I received my doctorate in History, with an emphasis in Native American History from the University of Oklahoma. I am currently working on a book project about tribal sovereignty throughout the history of the Osage Nation from 1860 to the 1930s. Throughout my career I have worked in multiple archives, both public and privately owned, including the University of Arkansas Special Collections and the University of Oklahoma’s Western History Collections. I am a member of the SAA and I plan to take the Certified Archivist exam in 2023.

Candidate Statement:

As a part of the Native American Archives Section leadership team, I would like to work towards crafting a more overt partnership with the Association of Tribal Archives, Libraries, and Museums. I am a member of ATALM and have attended many virtual events (due to COVID, I have not yet been to the annual meeting, but plan to attend this fall) and I have noticed they do not bring up the SAA very much, if at all, during their meetings. I’m not sure why that is because they frequently discuss their partnerships with IMLS. I think it is important to build this relationship so tribal entities know they can access resources and trainings from a variety of sources, including the SAA.

I would also like to work on strategies to encourage Native youth to consider careers as archivists. I currently work with the Choctaw Nation and I find that many tribal members are unsure what an archivist does. I frequently have to explain what I do and often the only explanation that makes sense, especially to elders, is that I do similar tasks as a librarian. Advocating for Native youth to consider archives as a career would do wonders in maintaining cultural knowledge, supporting tribal sovereignty all while diversifying the field, which is desperately needed.

Caitlinn Grimm
Library paraprofessional for Special Collections, Utah Tech University

Biographical Information:

Caitlinn Grimm, Library Paraprofessional for Special Collections, acknowledges her standpoint as a master’s educated white middle-class cis-gender female settler from the Midwest United States working in Utah Tech University’s Special Collections & Archives.

She completed her M.L.I.S. from San Jose State University in 2019, focusing on archives and intercultural service, hoping to promote, preserve, and provide access to underrepresented voices in history and the present for future generations. She also has a B.A. in anthropology and communications with linguistics. Currently, she focuses on making a large oral history collection available through digitization, transcription, and cataloging, as well as updating the SC&A’s authority control to be consistent and more inclusive. She is always interested in learning more about archiving, digital curation, historic and cultural preservation, oral history, linguistic anthropology, and language preservation/revitalization efforts.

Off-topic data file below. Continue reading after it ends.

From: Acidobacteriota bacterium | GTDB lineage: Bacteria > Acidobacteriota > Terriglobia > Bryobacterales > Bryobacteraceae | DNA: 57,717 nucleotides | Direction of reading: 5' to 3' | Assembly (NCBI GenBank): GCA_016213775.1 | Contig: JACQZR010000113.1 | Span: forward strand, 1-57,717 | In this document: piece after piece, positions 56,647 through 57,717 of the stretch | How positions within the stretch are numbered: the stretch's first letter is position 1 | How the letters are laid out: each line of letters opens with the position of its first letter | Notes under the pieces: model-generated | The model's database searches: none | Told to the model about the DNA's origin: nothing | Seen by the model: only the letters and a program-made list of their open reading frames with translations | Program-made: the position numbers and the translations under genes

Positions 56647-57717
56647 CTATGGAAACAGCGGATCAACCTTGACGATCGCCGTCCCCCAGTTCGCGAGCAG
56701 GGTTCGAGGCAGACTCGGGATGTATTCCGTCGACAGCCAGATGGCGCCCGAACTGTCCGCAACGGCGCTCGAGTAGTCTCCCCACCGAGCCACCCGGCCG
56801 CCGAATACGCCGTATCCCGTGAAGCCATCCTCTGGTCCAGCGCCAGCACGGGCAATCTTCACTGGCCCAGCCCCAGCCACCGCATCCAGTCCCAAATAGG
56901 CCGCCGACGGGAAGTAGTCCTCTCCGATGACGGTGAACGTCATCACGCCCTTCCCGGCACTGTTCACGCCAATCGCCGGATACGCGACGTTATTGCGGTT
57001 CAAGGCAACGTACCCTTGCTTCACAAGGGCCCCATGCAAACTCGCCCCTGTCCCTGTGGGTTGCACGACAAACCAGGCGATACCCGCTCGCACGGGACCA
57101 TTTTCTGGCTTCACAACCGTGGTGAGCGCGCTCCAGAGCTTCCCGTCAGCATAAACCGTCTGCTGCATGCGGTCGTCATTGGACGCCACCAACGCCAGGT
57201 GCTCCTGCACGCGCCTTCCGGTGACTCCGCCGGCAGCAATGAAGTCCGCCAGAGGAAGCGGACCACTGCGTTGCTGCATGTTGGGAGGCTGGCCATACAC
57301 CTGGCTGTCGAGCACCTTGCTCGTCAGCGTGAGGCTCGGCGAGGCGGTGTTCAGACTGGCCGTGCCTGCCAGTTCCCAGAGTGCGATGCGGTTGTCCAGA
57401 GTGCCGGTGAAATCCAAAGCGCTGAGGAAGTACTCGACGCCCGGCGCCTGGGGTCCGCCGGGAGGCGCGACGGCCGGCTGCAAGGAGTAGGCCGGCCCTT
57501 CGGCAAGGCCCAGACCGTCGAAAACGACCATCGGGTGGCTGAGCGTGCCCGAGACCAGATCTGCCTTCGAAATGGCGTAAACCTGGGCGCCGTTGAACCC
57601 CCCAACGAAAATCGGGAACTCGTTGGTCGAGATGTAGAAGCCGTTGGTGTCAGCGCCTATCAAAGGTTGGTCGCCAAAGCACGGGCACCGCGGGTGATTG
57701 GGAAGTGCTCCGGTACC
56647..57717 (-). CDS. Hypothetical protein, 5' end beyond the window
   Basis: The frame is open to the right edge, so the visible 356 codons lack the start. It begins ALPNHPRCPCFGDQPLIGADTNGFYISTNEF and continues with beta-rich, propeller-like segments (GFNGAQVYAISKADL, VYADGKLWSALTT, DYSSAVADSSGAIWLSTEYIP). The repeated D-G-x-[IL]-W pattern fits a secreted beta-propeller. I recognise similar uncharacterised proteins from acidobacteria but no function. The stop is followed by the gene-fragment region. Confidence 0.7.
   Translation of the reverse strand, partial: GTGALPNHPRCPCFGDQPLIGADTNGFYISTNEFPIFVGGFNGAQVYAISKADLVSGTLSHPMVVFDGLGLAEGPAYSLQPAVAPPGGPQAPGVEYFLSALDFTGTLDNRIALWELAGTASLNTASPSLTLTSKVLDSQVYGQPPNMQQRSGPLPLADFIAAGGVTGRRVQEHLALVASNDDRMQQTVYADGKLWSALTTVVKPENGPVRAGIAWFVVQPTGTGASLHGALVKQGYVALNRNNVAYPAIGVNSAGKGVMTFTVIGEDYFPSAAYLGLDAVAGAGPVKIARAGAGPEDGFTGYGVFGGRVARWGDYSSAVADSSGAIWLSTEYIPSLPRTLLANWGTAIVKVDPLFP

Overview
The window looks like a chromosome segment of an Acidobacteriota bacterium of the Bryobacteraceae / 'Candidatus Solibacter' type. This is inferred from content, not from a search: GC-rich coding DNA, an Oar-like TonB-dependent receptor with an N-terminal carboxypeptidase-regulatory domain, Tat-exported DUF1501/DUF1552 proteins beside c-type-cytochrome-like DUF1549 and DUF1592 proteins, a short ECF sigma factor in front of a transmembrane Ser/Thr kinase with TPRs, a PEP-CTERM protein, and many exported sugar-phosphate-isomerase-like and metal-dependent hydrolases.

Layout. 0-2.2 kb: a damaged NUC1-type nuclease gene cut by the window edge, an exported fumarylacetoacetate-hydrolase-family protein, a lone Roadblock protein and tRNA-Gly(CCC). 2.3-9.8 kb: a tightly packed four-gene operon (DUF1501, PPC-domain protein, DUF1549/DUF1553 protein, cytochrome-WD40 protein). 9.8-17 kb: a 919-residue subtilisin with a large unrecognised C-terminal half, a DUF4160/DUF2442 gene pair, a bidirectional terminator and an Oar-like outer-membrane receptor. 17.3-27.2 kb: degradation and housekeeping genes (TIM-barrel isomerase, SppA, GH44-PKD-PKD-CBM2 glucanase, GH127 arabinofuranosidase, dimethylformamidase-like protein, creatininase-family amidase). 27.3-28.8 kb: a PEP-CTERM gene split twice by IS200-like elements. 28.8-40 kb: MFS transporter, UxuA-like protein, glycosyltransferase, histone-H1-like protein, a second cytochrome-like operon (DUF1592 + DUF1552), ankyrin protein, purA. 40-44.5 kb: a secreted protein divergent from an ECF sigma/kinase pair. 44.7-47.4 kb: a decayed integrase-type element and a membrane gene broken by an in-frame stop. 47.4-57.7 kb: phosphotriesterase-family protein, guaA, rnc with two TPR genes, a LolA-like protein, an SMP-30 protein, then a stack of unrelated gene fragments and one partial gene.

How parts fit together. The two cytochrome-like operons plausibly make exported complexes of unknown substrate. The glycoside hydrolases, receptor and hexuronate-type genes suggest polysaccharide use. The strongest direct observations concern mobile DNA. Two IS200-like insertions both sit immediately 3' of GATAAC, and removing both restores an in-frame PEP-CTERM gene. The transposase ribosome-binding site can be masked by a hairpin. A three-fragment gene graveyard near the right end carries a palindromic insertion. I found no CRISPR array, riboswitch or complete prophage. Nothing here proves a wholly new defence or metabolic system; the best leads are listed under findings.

Candidate Statement:

Caitlinn Grimm supports NAAS’s continued efforts to decolonize archives and reconcile research by providing access to continuing education in both archival theory and cultural humility practices for people working with Indigenous archives. She wants NAAS to develop methods to make adhering to cultural protocols affordable, scalable, sustainable, and easily implementable to create cultural property and traditional knowledge descriptions. A first step is helping institutions start the conversations needed to build relationships with originating communities, which allows for greater collaboration and access. Exploring community-driven language and cultural revitalization efforts outside of traditional memory institutions may lead to new ways records are used and preserved.

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River Freemont
Student Archives Assistant, Oregon Health & Science University

Biographical Information:

River Freemont (they/them/theirs) is an MLS student concentrating in archives studies. They are Turtle Mountain Chippewa and Umonhon (Omaha). River graduated from Portland State University with a bachelor’s degree in liberal studies and a minor in indigenous nations studies in 2012.

River has worked as an Archives Assistant at Oregon Health & Science University since August of 2021. During their graduate studies, River has been honored with the ALA Spectrum scholarship, and with a summer internship at the Smithsonian Institute Libraries and Archives. This spring, River presented on a panel for the NW Archivists Conference which addressed resources needed to support implementation of the Protocols for Native American Archival Materials. They were also elected Outreach and Media Coordinator of the Native American Collections Roundtable of NW Archivists at the same meeting. River’s other professional involvements include serving as secretary of the Students and New Archives Professionals section of SAA (ending this summer), as well as on the Climate Readiness Task Force and the Controlled Vocabulary Editorial Group of RBMS.

Candidate Statement:

During my MLS, I have dedicated myself to learning about Indigenous issues in archives, including repatriation, collaboration, description, and other areas outlined in the Protocols. The NAAS case studies, toolkit, webinar series, and example documents were instrumental in this exploration. As I developed a familiarity with these resources, I also noticed areas where they could be expanded and updated. As a member of the NAAS steering committee, I would make an informed and knowledgeable contributor to the toolkit. I am also enthusiastic about making connections with colleagues and potential collaborators, as I hope to work with Native American archival materials and Native communities in my future career. I am especially interested in developing trauma-informed archival practices, all things metadata and description, and enhancing digital accessibility.